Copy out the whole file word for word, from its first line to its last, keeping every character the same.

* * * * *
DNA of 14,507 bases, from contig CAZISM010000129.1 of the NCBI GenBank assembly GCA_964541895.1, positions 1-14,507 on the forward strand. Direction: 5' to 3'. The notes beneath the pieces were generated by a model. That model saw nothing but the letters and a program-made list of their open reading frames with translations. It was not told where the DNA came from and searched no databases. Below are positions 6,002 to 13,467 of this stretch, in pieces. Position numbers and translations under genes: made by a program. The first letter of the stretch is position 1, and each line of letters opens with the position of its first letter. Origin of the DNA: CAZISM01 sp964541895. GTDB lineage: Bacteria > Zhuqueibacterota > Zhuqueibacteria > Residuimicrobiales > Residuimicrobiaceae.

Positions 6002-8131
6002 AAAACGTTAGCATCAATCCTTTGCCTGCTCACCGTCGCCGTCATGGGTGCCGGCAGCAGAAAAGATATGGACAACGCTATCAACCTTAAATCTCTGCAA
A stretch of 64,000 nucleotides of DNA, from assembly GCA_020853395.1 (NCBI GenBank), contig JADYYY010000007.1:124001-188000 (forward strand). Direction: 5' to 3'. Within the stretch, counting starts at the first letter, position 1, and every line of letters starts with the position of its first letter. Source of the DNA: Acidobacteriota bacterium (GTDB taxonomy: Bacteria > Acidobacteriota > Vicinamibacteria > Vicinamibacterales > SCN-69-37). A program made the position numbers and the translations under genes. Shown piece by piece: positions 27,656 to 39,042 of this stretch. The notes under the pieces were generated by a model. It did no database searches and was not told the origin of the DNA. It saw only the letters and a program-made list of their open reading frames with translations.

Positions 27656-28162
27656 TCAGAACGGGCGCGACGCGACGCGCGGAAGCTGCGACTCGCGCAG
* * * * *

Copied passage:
DNA of 14,507 bases, from contig CAZISM010000129.1 of the NCBI GenBank assembly GCA_964541895.1, positions 1-14,507 on the forward strand. Direction: 5' to 3'. The notes beneath the pieces were generated by a model. That model saw nothing but the letters and a program-made list of their open reading frames with translations. It was not told where the DNA came from and searched no databases. Below are positions 6,002 to 13,467 of this stretch, in pieces. Position numbers and translations under genes: made by a program. The first letter of the stretch is position 1, and each line of letters opens with the position of its first letter. Origin of the DNA: CAZISM01 sp964541895. GTDB lineage: Bacteria > Zhuqueibacterota > Zhuqueibacteria > Residuimicrobiales > Residuimicrobiaceae.

Positions 6002-8131
6002 AAAACGTTAGCATCAATCCTTTGCCTGCTCACCGTCGCCGTCATGGGTGCCGGCAGCAGAAAAGATATGGACAACGCTATCAACCTTAAATCTCTGCAA
A stretch of 64,000 nucleotides of DNA, from assembly GCA_020853395.1 (NCBI GenBank), contig JADYYY010000007.1:124001-188000 (forward strand). Direction: 5' to 3'. Within the stretch, counting starts at the first letter, position 1, and every line of letters starts with the position of its first letter. Source of the DNA: Acidobacteriota bacterium (GTDB taxonomy: Bacteria > Acidobacteriota > Vicinamibacteria > Vicinamibacterales > SCN-69-37). A program made the position numbers and the translations under genes. Shown piece by piece: positions 27,656 to 39,042 of this stretch. The notes under the pieces were generated by a model. It did no database searches and was not told the origin of the DNA. It saw only the letters and a program-made list of their open reading frames with translations.

Positions 27656-28162
27656 TCAGAACGGGCGCGACGCGACGCGCGGAAGCTGCGACTCGCGCAG